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World's Largest Solar Farm Will Generate Enough Electricity to Power 320,000 Households
China is helping Pakistan build the largest solar farm in the world. The Chinese company Xinjiang SunOasis took only three months to install a 100-Megawatt (MW), 400,000-panel pilot power project—marking the first solar power plant in Pakistan. The plant started selling electricity to the grid last month, according to China Dialogue.
The Quaid-e-Azam Solar Power Park is a $130 million project on nearly 500 acres of land in the Cholistan desert in Punjab. And it's just the first part of a larger project, the $46 billion China-Pakistan Economic Corridor. When the entire project is complete in 2017, the site could have 5.2 million photovoltaic cells, "producing as much as 1,000 MW of electricity—equivalent to an average sized coal-fired power station—and enough to power about 320,000 households," says China Dialogue.
The area's 13 hours of daily sunlight and its flat expanse of desert make it ideal for a solar farm. "The solar park will also shrink Pakistan’s carbon footprint," Najam Ahmed Shah, the chief executive of the solar park, told China Dialogue, "displacing about 57,500 tonnes of coal burn and reducing emissions by 90,750 tonnes every year."
However, there have been criticisms of the project. This solar farm uses a significant amount of water. "An estimated one liter of water is used to clean each panel. Water consumed to clean the eventual 5.2 million panels built will be colossal for a country that is fast becoming water stressed," says China Dialogue. "Currently, 30 people take 10 to 15 days to clean the entire 400,000 cells." Additionally, the massive project has drastically increased activity in the area and required lots of new infrastructure, which will disturb a once-pristine desert environment, home to a rich diversity of wildlife.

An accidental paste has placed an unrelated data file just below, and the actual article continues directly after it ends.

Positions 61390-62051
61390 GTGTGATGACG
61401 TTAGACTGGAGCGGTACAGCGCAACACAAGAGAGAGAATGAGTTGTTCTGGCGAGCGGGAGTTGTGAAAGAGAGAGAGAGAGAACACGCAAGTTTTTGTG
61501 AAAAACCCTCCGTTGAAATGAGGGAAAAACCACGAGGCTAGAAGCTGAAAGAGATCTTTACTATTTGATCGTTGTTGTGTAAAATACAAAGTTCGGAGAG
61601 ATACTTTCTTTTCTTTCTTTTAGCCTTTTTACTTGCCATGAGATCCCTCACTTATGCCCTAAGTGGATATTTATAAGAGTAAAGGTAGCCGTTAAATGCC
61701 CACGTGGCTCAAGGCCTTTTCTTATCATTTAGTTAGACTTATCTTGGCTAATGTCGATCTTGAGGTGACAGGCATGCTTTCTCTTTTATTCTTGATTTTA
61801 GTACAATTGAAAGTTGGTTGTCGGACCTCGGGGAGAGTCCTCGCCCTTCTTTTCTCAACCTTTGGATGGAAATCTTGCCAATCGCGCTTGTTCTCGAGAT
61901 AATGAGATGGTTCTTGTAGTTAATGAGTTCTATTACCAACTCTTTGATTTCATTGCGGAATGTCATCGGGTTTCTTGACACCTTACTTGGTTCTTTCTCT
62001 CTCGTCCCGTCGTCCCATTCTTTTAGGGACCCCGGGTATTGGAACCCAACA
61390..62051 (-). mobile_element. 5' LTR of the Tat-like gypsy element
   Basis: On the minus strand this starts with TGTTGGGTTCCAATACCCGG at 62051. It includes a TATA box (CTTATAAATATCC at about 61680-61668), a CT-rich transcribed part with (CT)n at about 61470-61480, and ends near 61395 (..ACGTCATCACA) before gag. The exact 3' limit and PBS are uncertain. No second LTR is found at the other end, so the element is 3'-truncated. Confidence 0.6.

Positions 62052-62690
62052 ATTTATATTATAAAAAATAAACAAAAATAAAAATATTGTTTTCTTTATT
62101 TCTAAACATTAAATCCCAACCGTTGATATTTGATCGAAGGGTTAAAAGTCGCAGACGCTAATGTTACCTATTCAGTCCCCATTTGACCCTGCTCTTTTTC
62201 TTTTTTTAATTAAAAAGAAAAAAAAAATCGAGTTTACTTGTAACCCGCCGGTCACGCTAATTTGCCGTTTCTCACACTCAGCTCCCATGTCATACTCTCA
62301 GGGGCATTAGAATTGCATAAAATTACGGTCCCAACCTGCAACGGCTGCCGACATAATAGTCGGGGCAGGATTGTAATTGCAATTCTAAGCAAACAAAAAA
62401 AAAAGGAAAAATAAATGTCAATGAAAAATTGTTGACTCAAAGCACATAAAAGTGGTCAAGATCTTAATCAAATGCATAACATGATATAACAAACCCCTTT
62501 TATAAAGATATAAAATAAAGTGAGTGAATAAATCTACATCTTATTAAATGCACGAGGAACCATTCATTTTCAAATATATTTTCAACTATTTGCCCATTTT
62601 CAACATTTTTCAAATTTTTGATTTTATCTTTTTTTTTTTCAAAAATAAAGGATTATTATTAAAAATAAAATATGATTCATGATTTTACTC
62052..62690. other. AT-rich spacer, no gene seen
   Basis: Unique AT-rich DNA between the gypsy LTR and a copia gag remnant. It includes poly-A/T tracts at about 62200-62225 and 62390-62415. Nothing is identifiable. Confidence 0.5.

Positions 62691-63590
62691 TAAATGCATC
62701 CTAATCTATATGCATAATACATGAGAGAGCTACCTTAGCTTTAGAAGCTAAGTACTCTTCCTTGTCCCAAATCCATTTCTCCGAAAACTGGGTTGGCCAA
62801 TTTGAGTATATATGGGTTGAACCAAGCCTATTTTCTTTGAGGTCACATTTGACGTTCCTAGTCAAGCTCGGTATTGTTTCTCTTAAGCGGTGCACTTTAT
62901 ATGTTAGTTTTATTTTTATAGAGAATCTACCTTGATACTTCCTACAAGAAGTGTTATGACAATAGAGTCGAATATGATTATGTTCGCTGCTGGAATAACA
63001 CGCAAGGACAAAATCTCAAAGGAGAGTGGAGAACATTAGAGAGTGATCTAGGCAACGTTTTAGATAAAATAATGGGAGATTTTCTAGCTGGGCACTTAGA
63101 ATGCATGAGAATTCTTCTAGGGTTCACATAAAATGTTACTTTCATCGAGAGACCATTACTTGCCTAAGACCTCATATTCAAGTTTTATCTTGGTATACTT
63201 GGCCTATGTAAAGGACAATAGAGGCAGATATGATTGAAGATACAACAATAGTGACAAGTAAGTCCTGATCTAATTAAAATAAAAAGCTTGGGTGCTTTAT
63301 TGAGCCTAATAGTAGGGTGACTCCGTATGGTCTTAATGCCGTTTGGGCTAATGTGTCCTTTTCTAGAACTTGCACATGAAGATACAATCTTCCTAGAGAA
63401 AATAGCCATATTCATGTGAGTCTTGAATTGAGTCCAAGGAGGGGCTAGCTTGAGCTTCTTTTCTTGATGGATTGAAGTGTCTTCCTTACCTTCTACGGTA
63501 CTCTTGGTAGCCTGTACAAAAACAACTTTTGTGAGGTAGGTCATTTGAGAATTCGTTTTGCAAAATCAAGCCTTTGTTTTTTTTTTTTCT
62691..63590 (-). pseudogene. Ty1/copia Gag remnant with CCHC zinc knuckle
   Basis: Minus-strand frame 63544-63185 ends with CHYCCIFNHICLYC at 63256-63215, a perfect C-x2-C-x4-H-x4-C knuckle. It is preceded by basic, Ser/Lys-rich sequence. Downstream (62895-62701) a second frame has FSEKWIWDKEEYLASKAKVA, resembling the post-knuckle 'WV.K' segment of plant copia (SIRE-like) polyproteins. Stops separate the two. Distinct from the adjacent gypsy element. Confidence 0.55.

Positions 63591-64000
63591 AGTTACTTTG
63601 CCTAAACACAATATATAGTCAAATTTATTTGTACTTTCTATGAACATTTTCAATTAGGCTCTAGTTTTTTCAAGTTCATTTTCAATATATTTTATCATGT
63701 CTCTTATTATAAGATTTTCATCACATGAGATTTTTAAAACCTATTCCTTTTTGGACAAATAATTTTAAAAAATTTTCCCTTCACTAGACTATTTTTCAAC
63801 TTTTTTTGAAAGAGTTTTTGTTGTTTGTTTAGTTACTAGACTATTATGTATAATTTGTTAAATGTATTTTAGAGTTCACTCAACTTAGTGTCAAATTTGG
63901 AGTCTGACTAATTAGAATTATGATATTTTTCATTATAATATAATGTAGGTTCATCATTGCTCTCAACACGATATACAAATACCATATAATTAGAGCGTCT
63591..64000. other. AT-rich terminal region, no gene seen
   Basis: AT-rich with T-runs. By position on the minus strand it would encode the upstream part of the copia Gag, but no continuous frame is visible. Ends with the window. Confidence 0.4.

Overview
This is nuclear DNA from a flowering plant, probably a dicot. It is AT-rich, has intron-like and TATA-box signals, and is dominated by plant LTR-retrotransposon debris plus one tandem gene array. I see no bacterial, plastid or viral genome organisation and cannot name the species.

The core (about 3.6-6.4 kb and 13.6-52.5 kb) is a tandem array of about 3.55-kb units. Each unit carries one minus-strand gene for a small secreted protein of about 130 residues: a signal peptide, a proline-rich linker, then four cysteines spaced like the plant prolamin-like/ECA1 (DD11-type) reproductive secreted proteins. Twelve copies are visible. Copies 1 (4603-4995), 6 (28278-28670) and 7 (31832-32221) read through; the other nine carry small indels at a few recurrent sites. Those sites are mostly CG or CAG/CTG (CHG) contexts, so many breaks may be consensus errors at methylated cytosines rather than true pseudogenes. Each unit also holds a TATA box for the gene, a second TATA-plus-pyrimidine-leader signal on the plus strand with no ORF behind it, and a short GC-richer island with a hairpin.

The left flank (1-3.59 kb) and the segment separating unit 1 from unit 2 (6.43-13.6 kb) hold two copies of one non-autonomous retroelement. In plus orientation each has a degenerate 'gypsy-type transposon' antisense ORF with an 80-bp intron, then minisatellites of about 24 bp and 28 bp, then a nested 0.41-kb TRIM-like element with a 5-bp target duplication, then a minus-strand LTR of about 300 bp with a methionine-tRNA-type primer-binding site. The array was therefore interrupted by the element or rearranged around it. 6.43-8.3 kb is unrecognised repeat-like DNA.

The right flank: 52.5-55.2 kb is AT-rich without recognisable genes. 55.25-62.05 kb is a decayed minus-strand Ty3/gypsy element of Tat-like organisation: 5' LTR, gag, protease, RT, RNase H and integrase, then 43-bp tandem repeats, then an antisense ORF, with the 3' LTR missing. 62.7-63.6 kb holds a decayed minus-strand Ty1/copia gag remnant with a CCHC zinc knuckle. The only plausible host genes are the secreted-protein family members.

Pakistan is far from the only country experiencing a huge growth in solar projects. The U.S. Navy signed on for the largest purchase of renewable energy ever made by a U.S. federal government agency. Hawaii is piloting a solar-powered hydrogen fuel cell generator for one of its ports. And California is in the process of building one of the world's largest solar farms.
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‘Companies Should Not Be Allowed to Use Hazardous Ingredients in Products People Use’: Michelle Pfeiffer Speaks Up for Safer Cosmetics
The beauty products we put on our skin can have important consequences for our health. Just this March, the U.S. Food and Drug Administration (FDA) warned that some Claire's cosmetics had tested positive for asbestos. But the FDA could only issue a warning, not a recall, because current law does not empower the agency to do so.
Michelle Pfeiffer wants to change that.
The actress and Environmental Working Group (EWG) board member was spotted on Capitol Hill Thursday lobbying lawmakers on behalf of a bill that would increase oversight of the cosmetics industry, The Washington Post reported.
By Julia Conley
Scientists at the United Nations' intergovernmental body focusing on biodiversity sounded alarms earlier this month with its report on the looming potential extinction of one million species — but few heard their calls, according to a German newspaper report.
The climate crisis is a major concern for American voters with nearly 40 percent reporting the issue will help determine how they cast their ballots in the upcoming 2020 presidential election, according to a report compiled by the Yale Program on Climate Change Communication.
Of more than 1,000 registered voters surveyed on global warming, climate and energy policies, as well as personal and collective action, 38 percent said that a candidate's position on climate change is "very important" when it comes to determining who will win their vote. Overall, democratic candidates are under more pressure to provide green solutions as part of their campaign promises with 64 percent of Democrat voters saying they prioritize the issue compared with just 34 percent of Independents and 12 percent of Republicans.
President Donald Trump has agreed to sign a $19.1 billion disaster relief bill that will help Americans still recovering from the flooding, hurricanes and wildfires that have devastated parts of the country in the past two years. Senate Republicans said they struck a deal with the president to approve the measure, despite the fact that it did not include the funding he wanted for the U.S.-Mexican border, CNN reported.
"The U.S. Senate has just approved a 19 Billion Dollar Disaster Relief Bill, with my total approval. Great!" the president tweeted Thursday.